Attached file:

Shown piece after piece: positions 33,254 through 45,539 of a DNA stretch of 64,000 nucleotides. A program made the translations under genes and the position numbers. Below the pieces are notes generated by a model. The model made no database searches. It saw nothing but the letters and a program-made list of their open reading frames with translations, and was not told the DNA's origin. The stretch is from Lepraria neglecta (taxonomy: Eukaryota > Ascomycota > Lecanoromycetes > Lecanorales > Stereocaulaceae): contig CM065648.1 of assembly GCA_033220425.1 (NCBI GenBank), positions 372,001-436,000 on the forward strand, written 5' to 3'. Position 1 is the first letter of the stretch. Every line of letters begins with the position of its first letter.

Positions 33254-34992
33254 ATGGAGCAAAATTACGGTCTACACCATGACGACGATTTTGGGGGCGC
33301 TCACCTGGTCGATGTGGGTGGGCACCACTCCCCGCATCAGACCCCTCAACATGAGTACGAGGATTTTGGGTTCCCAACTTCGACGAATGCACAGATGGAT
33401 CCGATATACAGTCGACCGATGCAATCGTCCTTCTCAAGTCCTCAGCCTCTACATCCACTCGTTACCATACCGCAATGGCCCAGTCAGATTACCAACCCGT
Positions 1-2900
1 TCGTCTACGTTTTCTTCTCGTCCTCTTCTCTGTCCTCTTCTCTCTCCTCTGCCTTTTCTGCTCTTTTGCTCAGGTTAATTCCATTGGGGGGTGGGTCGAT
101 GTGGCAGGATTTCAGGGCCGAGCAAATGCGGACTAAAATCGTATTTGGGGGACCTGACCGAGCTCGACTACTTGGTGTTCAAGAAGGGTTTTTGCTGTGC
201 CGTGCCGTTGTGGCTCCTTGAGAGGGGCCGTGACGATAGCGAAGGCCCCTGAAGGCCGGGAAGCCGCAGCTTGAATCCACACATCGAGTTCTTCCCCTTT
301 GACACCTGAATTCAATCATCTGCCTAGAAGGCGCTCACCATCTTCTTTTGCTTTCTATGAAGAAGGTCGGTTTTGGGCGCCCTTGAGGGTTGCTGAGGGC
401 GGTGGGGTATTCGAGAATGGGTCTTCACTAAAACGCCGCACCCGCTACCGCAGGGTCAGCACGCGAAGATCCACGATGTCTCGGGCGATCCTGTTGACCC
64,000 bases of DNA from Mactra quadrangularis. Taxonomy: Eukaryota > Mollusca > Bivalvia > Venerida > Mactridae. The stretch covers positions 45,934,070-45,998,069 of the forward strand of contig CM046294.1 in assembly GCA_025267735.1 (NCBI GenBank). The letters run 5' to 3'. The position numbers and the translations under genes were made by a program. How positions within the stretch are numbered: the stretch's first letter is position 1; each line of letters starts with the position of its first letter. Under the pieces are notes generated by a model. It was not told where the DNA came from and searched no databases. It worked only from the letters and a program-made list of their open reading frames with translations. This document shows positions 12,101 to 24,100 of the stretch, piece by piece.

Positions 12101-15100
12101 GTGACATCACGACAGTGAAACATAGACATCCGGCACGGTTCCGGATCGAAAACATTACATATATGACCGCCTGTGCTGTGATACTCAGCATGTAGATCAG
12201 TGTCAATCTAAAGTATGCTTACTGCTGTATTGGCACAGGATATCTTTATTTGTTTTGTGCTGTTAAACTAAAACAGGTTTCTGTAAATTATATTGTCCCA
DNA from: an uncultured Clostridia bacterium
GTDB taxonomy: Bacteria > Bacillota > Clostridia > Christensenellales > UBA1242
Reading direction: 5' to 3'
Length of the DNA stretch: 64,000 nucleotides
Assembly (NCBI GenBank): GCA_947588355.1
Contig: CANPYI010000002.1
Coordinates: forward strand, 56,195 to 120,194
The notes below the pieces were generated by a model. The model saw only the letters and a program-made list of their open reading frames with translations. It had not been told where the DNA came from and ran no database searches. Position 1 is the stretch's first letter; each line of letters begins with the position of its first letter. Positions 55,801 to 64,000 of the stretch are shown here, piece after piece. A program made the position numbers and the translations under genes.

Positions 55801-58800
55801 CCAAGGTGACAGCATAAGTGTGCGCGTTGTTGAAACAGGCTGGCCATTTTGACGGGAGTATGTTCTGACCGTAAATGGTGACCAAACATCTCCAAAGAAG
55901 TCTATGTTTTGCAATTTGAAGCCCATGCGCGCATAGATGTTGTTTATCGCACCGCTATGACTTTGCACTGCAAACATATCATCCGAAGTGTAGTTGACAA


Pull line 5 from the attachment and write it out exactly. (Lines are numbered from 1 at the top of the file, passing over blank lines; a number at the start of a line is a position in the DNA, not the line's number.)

33401 CCGATATACAGTCGACCGATGCAATCGTCCTTCTCAAGTCCTCAGCCTCTACATCCACTCGTTACCATACCGCAATGGCCCAGTCAGATTACCAACCCGT